Quantcast
Environmental News for a Healthier Planet and Life

Help Support EcoWatch

Real-Time Map Reveals China's Deadly Air Pollution

Climate
Real-Time Map Reveals China's Deadly Air Pollution

Using Google maps and new data on China's air pollution, Berkeley researchers created a real-time map of the country's appalling air quality. The map is based on findings that the scientists published last month in the journal PLoS One. Using hourly air pollution data from more than 1,500 sites, researchers concluded that air pollution is responsible for the deaths of an estimated 1.6 million people in China every year, or about 4,400 people a day. That's roughly 17 percent of all deaths, or put another way, nearly 1 in 5 deaths can be attributed to the country's toxic air pollution.

A near real-time map developed by Berkeley researchers exposes how widespread China's air pollution problem is.

"Earlier studies put China's annual air pollution death toll at one to two million, but this is the first to use newly released Chinese air monitoring figures," says South China Morning PostThe authors of the study are members of Berkeley Earth, an independent nonprofit devoted to "expanding scientific investigations, educating and communicating about climate change, and evaluating mitigation efforts in developing and developed economies."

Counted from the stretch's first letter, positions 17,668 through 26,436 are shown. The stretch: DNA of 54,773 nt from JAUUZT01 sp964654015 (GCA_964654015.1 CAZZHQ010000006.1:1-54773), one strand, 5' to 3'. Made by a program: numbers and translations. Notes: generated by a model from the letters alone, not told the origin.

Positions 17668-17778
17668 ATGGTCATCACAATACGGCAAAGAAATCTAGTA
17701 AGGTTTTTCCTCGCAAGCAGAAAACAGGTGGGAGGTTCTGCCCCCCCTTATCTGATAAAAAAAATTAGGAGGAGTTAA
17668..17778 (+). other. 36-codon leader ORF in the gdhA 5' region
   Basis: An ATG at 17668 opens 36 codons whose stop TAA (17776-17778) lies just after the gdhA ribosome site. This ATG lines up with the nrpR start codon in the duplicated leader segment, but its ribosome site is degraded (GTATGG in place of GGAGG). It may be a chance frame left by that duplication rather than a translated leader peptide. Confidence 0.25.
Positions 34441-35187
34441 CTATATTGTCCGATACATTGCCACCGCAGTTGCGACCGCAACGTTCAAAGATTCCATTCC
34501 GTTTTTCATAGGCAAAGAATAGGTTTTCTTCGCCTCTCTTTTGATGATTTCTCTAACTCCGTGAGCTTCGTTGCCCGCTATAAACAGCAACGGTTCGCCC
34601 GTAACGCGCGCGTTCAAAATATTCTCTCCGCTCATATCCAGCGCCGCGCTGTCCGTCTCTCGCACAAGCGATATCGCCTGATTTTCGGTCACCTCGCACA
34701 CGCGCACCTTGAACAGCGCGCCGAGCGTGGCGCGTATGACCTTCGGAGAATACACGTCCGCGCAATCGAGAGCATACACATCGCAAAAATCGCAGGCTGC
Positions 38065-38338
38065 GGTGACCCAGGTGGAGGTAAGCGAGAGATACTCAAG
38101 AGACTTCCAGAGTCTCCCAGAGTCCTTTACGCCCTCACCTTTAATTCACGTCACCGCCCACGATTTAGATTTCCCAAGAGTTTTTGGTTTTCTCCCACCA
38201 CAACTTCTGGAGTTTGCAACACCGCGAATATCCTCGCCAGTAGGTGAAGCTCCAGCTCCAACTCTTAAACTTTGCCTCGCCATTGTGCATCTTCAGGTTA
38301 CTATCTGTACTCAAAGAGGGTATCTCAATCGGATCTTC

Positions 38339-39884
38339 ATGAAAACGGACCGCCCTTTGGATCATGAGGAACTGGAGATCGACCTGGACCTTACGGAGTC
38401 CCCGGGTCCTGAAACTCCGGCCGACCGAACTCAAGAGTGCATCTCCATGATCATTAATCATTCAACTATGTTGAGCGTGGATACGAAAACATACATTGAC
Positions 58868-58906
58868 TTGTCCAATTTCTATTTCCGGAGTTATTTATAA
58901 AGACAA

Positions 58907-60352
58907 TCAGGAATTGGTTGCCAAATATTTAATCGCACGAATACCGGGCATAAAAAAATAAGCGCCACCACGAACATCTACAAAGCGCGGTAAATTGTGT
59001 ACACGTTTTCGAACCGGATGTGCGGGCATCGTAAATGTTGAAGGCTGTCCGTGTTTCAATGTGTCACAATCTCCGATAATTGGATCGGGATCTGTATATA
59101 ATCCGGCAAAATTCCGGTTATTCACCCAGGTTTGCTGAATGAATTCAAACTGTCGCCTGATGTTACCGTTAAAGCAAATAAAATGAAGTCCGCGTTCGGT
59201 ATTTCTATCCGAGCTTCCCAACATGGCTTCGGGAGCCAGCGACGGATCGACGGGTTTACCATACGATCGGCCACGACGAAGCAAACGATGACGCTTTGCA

Though pollution in China's northeast corridor running from Beijing to Shanghai is "particularly intense," the problem is widespread. "Consistent with prior findings, the greatest pollution occurs in the east, but significant levels are widespread across northern and central China and are not limited to major cities or geologic basins," said researchers. They found that during a four month period from April to August 2014, 92 percent of the population experienced more than 120 hours of "unhealthy air" based on the standards of the U.S. Environmental Protection Agency. And 38 percent experienced long-term average concentrations that were unhealthy.